As it turns out, that's not true. Actually, 2007 only tied the 1991 record of 28 homicides. But the media's not behind the false information; it came from the Colorado Springs police.
Confusion resulted from 1991 homicide records failing to include the killing of a woman late that year whose body wasn't found until early 1992. Police spokesman Skip Arms said the record wasn't in error (though the press release was) because records tally homicide investigations, not homicides. That means that at least one record was set in 2007: for 28 homicide investigations. JAS
Getting greener; lights, that is
Sick of sitting at red lights? The city hears your cursing.
Springs government officials recently released a 35-page report featuring 23 tips from 15 national experts on how to improve local traffic-signal timing. Believe it or not, about 90 percent of the Springs' traffic signals are synchronized, but experts say Colorado Springs has very balanced light timing meaning that traffic in each direction gets fairly equal green time. That sounds like a good thing, but the city says the "balance" is cutting down on efficiency. The city is already testing two suggestions from the report: longer signal lengths and left-turn lead lags. It plans to test more ideas over the next few years.
In the meantime, the city says commuters in a hurry will get more "green time" if they travel main roads, stick to the speed limit (as signals are timed to benefit law-abiding drivers), avoid peak times, use suggested detours around construction, limit turns and travel Platte Avenue and Academy Boulevard instead of Cimarron Street, Research Parkway, Woodmen Road or Powers Boulevard. JAS
Coffman: In with the old ballots
Secretary of State Mike Coffman announced Dec. 26 he wants the General Assembly to approve paper ballots in the state's polling places for the 2008 election. Coffman, who recently de-certified many of Colorado's pricey electronic voting machines and optical scan devices, said he would not support the proposed all mail-ballot election that has the backing of most county clerks.
"Today, voters in general elections have the ability to either vote by absentee ballot or in person at a polling place," Coffman stated in a press release. "I think these choices ought to be preserved."
In mid-December, Coffman de-certified thousands of the state's electronic voting and counting machines, saying they didn't meet standards for security and accuracy. Despite an independent testing board's recommendation that all the state's machines be de-certified, Coffman did approve machines made by Premier Election Solutions.
Later it was revealed Premier was, until recently, represented by Phase Line Strategies, the same political consulting firm that is boosting (free of charge) Coffman's bid for Tom Tancredo's old 6th Congressional District seat. Both Coffman and Phase Line representatives have denied any wrongdoing.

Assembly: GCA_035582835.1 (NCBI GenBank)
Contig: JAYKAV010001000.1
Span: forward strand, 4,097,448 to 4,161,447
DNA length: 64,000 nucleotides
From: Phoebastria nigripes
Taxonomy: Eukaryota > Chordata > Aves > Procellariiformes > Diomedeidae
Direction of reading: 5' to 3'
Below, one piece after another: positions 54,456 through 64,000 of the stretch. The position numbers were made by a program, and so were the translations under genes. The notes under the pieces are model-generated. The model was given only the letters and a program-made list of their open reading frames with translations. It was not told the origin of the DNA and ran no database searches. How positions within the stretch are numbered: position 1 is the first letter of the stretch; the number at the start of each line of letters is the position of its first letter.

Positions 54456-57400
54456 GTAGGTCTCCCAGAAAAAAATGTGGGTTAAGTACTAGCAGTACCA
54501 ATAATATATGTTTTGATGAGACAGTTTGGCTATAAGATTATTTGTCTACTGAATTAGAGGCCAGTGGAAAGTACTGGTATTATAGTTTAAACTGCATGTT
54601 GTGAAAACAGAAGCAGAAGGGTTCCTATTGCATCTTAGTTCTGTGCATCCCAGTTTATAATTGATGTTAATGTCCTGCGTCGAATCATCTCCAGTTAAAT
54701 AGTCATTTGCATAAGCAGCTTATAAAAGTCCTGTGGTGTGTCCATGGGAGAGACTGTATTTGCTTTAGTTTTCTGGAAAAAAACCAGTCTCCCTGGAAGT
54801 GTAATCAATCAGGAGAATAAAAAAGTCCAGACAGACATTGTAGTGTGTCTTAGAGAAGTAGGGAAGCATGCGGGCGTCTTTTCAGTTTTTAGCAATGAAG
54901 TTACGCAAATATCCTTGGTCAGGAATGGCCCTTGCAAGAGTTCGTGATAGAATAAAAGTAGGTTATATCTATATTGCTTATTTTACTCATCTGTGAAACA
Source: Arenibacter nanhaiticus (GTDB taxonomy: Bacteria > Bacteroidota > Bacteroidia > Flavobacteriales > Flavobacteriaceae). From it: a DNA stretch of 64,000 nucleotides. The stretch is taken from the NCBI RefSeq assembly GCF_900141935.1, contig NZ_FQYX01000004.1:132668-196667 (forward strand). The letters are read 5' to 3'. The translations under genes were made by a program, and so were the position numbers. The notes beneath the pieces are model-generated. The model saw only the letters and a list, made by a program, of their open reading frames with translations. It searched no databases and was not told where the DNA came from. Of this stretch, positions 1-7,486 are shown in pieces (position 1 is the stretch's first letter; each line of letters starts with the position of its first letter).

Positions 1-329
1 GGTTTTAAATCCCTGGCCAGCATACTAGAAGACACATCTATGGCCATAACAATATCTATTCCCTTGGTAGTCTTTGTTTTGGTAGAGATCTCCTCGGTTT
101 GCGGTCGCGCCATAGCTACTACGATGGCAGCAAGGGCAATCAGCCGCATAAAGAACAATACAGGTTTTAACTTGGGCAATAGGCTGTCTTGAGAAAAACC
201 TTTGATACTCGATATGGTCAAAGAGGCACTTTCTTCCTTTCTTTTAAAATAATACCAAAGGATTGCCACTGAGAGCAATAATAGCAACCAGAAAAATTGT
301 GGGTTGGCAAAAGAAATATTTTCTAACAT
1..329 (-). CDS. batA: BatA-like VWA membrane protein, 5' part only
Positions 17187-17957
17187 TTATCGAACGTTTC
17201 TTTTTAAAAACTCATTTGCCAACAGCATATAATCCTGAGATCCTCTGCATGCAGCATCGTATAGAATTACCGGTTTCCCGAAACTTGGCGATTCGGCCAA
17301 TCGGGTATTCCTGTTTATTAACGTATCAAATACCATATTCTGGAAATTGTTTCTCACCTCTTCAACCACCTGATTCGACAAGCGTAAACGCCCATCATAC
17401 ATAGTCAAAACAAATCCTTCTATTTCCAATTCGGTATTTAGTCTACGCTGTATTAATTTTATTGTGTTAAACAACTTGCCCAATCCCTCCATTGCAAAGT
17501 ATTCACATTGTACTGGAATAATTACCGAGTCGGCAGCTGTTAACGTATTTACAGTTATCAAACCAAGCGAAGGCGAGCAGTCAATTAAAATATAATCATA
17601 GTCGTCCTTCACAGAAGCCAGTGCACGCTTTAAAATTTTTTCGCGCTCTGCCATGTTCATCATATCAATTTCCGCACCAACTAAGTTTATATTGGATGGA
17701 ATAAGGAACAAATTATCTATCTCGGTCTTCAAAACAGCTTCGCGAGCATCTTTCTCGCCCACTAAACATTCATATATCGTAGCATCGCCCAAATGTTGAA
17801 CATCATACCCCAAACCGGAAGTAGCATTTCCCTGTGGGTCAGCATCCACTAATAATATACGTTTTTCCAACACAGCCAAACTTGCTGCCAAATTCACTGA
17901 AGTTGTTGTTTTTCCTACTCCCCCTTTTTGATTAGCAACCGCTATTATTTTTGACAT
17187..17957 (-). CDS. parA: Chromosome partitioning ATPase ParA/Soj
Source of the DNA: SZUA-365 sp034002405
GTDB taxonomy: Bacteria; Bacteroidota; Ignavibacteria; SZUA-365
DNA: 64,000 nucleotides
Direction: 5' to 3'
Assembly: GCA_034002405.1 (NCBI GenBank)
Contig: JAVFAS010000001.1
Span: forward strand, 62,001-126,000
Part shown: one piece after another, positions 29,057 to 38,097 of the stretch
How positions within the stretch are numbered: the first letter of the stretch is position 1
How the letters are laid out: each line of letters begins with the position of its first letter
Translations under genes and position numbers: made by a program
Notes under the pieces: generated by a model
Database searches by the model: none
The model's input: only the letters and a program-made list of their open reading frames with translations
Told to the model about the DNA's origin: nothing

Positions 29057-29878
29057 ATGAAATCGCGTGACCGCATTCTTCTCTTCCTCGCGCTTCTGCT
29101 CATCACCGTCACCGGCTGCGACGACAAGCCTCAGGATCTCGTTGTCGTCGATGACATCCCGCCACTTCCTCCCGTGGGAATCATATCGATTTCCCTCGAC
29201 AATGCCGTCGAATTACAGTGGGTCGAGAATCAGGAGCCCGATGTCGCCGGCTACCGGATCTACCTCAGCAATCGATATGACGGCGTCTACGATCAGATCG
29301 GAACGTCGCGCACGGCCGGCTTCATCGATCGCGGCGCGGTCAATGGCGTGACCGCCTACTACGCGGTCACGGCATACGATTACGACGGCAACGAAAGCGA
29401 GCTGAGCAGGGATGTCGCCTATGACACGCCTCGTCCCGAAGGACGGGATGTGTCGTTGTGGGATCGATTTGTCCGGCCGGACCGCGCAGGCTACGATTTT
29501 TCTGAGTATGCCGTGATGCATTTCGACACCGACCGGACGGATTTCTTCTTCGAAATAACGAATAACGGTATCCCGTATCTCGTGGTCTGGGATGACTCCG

A paper-ballot election may prove difficult for the more than 50 counties (El Paso and Teller not included) that have had machines de-certified. Coffman concedes some electronic voting machines must be made available to disabled voters, saying some machines may be modified. JAS
Lamborn criticized for Turkish stance
The Colorado chair of an Armenian association is accusing U.S. Rep. Doug Lamborn of "caving in" to pressure from Turkish government lobbyists when he withdrew his support from a congressional resolution calling the mass killings of Armenians from 1915 to 1923 a genocide.
Lamborn was in a group of more than a dozen legislators who withdrew support from the measure in October as President George Bush and others said it would unnecessarily damage U.S. relations with Turkey, complicating the war in Iraq.
Pamela Brown of the Armenian Assembly of America says the war implications do not justify the change in support, particularly given that, following withdrawal of the resolution, Turkey has gone on to mount its own attacks on Kurds in Iraq over U.S. opposition.
"Genocide is genocide," Brown says. "It's important to stand up for truth."
Lamborn did not respond to a call for comment. AL
Local nonprofit CEO retiring
Jane Hammoud, executive director of Pikes Peak Partnership for eight years, has informed the organization's board she will retire at the end of May. Hammoud, in a letter to the board, said after 30 years of nonprofit leadership roles, she would develop a part-time consulting practice in board governance.
Pikes Peak Partnership is a family of agencies that share staff and administrative resources in serving permanently and temporarily disabled people. In heading the partnership, Hammoud also has served as executive director of three affiliated agencies: Multiple Sclerosis Alliance of Southern Colorado, Mental Health America of the Pikes Peak Region and Disability Services Inc. She says she feels she's achieved her goals by reorganizing the system of agency relationships, developing new programs and strengthening others, and cultivating more collaboration among the partner agencies.
The partnership's board president, James Humphrey of Centura Health, will lead a search for Hammoud's replacement. RR
Compiled by Anthony Lane, Ralph Routon and J. Adrian Stanley.